Different denominations, same pay

(JTA graphic)

(JTA graphic)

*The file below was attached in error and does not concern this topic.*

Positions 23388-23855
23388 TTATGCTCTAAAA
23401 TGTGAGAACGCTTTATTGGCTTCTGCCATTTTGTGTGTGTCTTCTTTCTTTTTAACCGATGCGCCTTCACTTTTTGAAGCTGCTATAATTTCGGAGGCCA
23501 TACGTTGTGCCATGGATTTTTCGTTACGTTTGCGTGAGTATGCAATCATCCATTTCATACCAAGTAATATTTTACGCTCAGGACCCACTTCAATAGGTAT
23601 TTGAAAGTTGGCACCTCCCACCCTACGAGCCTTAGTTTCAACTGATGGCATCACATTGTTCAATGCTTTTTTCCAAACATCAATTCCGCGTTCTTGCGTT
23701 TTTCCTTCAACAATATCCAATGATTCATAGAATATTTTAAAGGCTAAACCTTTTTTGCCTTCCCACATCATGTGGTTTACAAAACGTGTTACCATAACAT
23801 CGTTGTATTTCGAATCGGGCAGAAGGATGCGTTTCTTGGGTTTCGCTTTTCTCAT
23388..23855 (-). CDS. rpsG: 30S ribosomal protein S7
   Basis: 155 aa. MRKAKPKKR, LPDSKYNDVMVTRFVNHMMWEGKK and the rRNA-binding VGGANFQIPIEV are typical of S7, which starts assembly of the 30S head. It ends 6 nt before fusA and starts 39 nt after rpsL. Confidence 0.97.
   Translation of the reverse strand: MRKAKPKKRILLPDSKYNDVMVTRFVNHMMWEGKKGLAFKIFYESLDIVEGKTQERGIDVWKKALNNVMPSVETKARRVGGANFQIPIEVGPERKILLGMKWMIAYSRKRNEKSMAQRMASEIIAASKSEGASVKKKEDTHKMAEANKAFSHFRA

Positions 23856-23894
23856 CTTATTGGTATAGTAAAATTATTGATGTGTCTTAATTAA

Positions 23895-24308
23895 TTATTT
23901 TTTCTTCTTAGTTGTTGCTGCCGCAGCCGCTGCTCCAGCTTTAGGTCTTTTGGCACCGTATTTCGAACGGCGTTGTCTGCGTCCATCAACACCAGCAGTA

NEW YORK, Sept. 17 (JTA) — There are probably less demanding ways to earn a living, and certainly more lucrative. But being a rabbi is not a poor career choice either. Rabbinic placement officials for the four main religious denominations say salaries have kept pace with the general economy and remain highly competitive. And whether you´re a Reconstructionist or Orthodox rabbi, the pay scale is basically the same. Here´s the breakdown in salaries, according to officials in each stream: In the Reconstructionist movement, starting rabbis can expect to earn between $70,000 and $90,000 annually. More seasoned Reconstructionist rabbis earn between $80,000 and $200,000, with the most senior rabbis in larger congregations in major metropolitan areas commanding top dollar. Unlike the Reconstructionist or Orthodox movements, the Reform and Conservative movements limit inexperienced rabbis seeking solo pulpits to smaller congregations. Reform and Conservative rabbis right out of seminary are encouraged to serve as assistant rabbis first, usually for larger congregations with greater pastoral needs. Starting Reform rabbis can serve a congregation up to 165 households, and they earn a median income of $77,500. For Reform synagogues of between 166 and 300 families, rabbis with more experience earn a median income of $93,700. For synagogues of 301 to 600 families, rabbis earn a median income of $128,000. For congregations between 601 and 900 families, the median income level is $157,000; for 901 and 1,999 families, the median salary is $184,000, and for the most senior rabbis in synagogues with more than 1,200 families, the median salary is $218,000. In the Conservative movement, starting rabbis graduating from the seminary can expect to earn between $70,000 and $90,000 — also depending on size of congregation and the surrounding community. Midrange congregations of 400-600 families typically pay Conservative rabbis $100,000 to $125,000; congregations of 600 families or more pay around $150,000 and more; and the most senior rabbis in the largest synagogues earn $200,000 and more. In the modern Orthodox movement, starting rabbis can expect to earn from $65,000 in smaller shuls to $80,000 in larger congregations. An assistant Orthodox rabbi with a few years´ experience can expect to step into his own pulpit in a major metropolitan congregation at $100,000, while after five to 10 years that figure may climb to $120,000 to $140,000. As in the other streams, the most veteran Orthodox rabbis at the most major synagogues can expect to earn in the $200,000 range. The salaries cited by the movement include not just cash, but often some type of housing allowance; disability and health care; educational or travel allowances, and pension and retirement benefits. Rare these days is the congregation, of any denomination, that owns the rabbi´s house and pays for its upkeep. Contracts between congregations and rabbis also tend to begin with a two-year term and get renewed periodically thereafter.

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